Pompeii in Terrible Shape, but Not Because of the Volcano
Last week, the House of the Gladiators in world-famous Pompeii collapsed, setting off fresh debate about whether the World Heritage Site is being neglected. The collapse was "thanks to some combination--depending on who you ask--of the heavy Neapolitan rains, the decaying restored concrete roof, management incompetence and political neglect," reports The Guardian's Esther Addley. "Though it may be possible, once again, to rebuild it from the ground, the richly decorated frescoes of gladiators that gave the building its name may be lost for ever." Given Pompeii's status as an "archaeological miracle, the collapse of any part of it is a tragedy." So: what to do? And who is really to blame? Some are quick to lay this controversy at Prime Minister Silvio Berlusconi's already complaint-crowded feet. Here's some of the reaction so far.
- Add to the List of Reasons to Get Berlusconi Out--Now! "As Pompeii crumbles and torrential rains flood the peninsula," writes Ingrid Rowland at The New York Review of Books, "a steady exodus has begun to descend the gangplanks of Berlusconi’s ship of state, a sure sign that water is rising in the bilge."
- 'Should They Privatize Pompeii?' Economist Tyler Cowen focuses on this part of a Reutersarticle, opening the question up for his Marginal Revolution readers. Commenter Mercy, for one, is skeptical. "Sounds like the standard privatization racket," she writes: "cut funding till something falls apart, cite as evidence the local government can't get anything right, privatize it then funnel twice as much money in subsidies as was ever spent on the government agencies, retire to a nice advisory position."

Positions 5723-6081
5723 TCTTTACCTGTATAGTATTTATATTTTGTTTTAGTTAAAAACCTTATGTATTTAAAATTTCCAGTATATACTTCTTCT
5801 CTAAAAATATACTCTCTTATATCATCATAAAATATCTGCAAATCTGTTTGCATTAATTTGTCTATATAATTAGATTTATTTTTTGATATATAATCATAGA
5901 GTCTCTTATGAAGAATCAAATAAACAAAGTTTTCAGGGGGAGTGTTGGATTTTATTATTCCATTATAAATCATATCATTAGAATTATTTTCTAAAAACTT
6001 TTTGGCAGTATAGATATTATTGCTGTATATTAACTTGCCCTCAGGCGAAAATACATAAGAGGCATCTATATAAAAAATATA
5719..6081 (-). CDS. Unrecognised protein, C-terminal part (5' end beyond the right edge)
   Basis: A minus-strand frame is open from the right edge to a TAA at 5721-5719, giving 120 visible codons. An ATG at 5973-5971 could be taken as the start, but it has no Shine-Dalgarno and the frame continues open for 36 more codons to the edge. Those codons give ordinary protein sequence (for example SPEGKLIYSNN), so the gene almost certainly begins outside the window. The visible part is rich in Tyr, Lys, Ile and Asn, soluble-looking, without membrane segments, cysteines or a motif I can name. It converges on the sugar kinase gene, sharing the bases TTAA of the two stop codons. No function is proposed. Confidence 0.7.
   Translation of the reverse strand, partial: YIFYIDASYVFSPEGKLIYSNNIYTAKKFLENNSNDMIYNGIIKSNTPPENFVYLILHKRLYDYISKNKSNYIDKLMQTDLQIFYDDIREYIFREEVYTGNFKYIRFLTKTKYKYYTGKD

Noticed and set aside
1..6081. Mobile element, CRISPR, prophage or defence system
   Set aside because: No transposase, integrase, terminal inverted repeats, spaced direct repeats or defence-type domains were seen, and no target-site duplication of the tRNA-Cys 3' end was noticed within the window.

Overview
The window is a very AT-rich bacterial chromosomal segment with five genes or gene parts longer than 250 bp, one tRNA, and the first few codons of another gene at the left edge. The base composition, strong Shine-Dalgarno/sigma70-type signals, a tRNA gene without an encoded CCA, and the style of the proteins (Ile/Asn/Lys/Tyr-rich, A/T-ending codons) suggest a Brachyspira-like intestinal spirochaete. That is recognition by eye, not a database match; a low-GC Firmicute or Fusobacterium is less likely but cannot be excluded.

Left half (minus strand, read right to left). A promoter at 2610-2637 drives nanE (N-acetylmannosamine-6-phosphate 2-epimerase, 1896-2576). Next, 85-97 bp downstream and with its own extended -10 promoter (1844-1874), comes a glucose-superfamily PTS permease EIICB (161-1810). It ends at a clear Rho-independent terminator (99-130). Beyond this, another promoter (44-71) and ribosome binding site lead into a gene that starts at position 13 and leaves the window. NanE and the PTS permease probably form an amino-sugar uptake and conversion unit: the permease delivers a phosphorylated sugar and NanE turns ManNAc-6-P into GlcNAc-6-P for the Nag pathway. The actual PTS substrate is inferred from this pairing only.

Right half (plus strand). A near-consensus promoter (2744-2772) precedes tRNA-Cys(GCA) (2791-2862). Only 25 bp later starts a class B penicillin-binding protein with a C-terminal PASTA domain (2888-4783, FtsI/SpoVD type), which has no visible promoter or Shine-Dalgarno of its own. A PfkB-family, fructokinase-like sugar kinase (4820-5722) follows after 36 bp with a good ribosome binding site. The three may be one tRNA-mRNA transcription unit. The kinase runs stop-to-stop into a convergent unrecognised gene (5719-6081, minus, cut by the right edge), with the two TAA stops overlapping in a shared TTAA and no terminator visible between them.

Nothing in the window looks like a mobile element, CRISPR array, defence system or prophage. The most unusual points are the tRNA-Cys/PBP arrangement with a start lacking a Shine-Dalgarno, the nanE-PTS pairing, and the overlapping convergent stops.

- Locals Blame Italy, Expert Hedges Christian Science Monitor Rome correspondent Nick Squires writes back in October, before the collapse, of many other Pompeii sites being closed as well, and "a disappointed Italian visitor" recently "scrawl[ing] 'Vergogna'--'shameful'" on a sign "outside the famous House of the Vettii." He recalls "a recent editorial in a respected [Italian] broadsheet" arguing that "Pompeii's demise reflects Italy's 'sloppiness and inefficiencies.'" Another problem is "lack of money," he says: "The cash-strapped Berlusconi government has cut funds allotted to the maintenance of ancient sites from ¤30 million (about US$42 million) in 2007 to just under ¤19 million (about $26 million) this year." But Squires also points out that British archaeology professor Andrew Wallace-Hadrill, in Pompeii for over two decades, thinks failure here may be in part a sign simply of the size of the task:
"It's such a gigantic challenge to preserve a city where there is such a terrifying rate of disintegration," he says. "It's easy to fantasize that the British or the Americans or the French would look after it better, but none of them have ever had to prove themselves with a challenge on this scale."